• All The Sad Young Literary Men by Keith Gessen. This author's debut novel is an exploration of the life of three men straight out of college - suddenly away from the comforts of their intellectual pursuits and burdened with the harshness of "the real world." I'm actually only a few chapters away from finishing the book, and I can say that it does indeed give you an accurate, if not startling, picture of reality after you've finally gotten your diploma - suddenly everything changes: your priorities, your love, your ideals. It's pretty scary, yet it's actually exciting too, the way everything converges in the end; not what you expected, but maybe what you needed.

Books On My Bedside Table: In Paranaque
  • Anna Karenina by Leo Tolstoy. Yes, I have had this on my list for about six months now. You have to understand that it's an incredibly heavy book with extremely small letters. That being said, however, it is probably one of the first thick, hefty novels that I have never gotten bored of. I rarely count the chapters when I have this in my hands. And quite honestly, I think I have found a new hero in Alexei Karenin. That man is the god of indifference - I bow down, really.

  • The Secret Life of the English Language by Martin H. Manser. This one is not a novel, but a fascinating run through of the evolution of the English language. It touches on its history as well as its interesting oddities, like the origins of expressions/idioms and the lost meaning of some common words we use today. It's a light read, but it's pretty extensive considering the amount of information it has. And if you're geeky enough, these little pieces of trivia could be great conversation starters! "Who would have known that the word "nerd" came from Dr. Seuss?" Of course, that'll be interesting only to girls who find the English language equally attractive.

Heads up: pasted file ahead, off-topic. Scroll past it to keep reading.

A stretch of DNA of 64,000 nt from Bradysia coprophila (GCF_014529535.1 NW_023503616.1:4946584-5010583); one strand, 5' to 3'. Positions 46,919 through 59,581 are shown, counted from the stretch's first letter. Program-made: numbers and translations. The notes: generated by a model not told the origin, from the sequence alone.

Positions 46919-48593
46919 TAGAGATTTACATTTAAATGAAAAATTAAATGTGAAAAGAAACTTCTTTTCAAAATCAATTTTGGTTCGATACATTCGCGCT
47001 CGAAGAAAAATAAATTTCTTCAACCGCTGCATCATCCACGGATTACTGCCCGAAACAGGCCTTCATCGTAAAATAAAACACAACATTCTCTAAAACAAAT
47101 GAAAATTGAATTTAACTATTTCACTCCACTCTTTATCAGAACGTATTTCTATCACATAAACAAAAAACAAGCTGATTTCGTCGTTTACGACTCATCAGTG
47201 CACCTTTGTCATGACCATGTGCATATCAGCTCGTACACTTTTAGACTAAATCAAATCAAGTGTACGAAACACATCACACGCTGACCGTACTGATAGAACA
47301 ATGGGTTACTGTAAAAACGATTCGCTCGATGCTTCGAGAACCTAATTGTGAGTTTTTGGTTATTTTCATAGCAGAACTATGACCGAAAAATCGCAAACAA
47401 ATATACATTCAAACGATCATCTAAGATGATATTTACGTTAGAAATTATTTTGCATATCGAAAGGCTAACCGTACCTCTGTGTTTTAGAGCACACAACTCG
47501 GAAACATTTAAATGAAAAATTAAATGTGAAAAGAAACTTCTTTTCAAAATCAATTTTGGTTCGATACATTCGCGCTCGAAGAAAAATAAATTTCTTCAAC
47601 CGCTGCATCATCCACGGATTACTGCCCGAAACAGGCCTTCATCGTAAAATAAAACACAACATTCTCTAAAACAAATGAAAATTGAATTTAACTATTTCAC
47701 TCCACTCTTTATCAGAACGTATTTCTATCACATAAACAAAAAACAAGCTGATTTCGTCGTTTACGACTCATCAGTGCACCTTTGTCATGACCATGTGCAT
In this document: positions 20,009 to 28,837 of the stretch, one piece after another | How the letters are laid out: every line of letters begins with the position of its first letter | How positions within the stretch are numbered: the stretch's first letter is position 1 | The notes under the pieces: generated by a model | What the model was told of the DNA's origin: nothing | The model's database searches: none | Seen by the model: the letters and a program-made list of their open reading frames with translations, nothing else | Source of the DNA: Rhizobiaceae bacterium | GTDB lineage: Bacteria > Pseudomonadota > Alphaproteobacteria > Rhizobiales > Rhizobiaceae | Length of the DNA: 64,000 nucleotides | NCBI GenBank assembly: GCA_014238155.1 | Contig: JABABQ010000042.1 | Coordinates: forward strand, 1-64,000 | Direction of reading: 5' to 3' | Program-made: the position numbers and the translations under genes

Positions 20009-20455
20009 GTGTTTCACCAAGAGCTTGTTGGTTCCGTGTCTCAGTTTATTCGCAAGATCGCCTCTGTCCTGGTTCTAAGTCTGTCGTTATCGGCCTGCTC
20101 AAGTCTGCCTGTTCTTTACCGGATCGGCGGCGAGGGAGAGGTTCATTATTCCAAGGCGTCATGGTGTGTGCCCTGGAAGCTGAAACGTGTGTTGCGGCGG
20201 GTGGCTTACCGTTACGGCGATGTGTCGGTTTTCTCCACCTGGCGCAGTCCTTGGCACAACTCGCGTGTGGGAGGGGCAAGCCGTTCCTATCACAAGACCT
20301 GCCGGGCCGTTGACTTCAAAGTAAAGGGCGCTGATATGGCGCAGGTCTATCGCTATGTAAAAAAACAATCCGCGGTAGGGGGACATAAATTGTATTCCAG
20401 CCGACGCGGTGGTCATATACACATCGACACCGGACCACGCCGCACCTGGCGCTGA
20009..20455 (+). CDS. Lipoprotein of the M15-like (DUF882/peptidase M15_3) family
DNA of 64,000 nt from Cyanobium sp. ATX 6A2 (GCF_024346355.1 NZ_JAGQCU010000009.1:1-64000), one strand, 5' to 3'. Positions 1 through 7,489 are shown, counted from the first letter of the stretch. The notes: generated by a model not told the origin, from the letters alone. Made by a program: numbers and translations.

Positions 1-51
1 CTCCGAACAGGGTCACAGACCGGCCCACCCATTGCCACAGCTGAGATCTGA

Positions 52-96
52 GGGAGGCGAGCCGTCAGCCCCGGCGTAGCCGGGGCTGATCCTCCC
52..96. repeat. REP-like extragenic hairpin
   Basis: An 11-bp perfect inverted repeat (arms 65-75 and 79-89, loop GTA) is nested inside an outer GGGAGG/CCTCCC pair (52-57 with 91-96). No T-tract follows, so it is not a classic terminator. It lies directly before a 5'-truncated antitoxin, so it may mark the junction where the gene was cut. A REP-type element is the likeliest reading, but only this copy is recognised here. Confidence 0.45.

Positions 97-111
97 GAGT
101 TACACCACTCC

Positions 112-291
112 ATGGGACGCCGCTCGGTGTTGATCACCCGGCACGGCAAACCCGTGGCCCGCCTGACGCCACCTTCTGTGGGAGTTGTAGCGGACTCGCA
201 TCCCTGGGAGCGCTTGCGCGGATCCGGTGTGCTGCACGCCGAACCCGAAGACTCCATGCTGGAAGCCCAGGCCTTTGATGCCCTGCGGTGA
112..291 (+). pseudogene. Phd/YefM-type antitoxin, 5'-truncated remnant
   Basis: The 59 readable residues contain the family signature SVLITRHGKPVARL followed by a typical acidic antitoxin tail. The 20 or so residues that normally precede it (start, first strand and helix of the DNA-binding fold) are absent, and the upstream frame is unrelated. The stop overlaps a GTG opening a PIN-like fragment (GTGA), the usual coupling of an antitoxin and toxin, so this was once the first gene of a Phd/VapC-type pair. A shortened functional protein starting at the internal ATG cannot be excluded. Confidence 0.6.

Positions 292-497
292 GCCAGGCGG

• To The Lighthouse by Virginia Woolf. This one, I'm still in the process of finishing for my book report for CL122 (Literary Theory) class due on Monday. It is a short novel, but much of it occurs in just a single day; its form is focused on the stream of consciousness style, and is a subversion on the typical narrative way of driving a story. An exploration of the self, family, time, and life in general, this book is representative of Woolf's attempts at taking part in the Modernist ideology.

  • On Beauty by Zadie Smith. I've long wanted to pick up something by Zadie Smith and was torn between White Teeth and this one. I ultimately chose this one because it speaks about something I'm more interested in at the moment: the convergence of cultures and principles set in the always intellectually turbulent groves of a university. It's about two families, both of which have their lives deeply entrenched in the academe, and how they deal with their differences as well as surprising similarities. I'm still only one-third through the book but I can already tell it's a great novel.

  • The Marriage Plot by Jeffrey Eugenides. You could say this is my "love at first sight" novel of the year. It was also my inaugural purchase at the newly opened Fully Booked Katipunan just a few blocks away from my dorm. (Oh, the temptation!) A glimpse of what the novel contains: An English major. Undergraduate thesis. Jane Austen, George Eliot, and other Victorian novelists. Literary criticism. Derrida. A love triangle. Love after graduation. If this novel isn't reflective of where I am right now, I don't know what else is. I immediately went out to buy it the morning after I read about it. I shall make it a priority this sembreak.

My semester officially ends on Monday. Oh, dear books, be patient. My heart is ecstatic - I cannot wait to spend my nights with you again! See you in about forty-eight hours.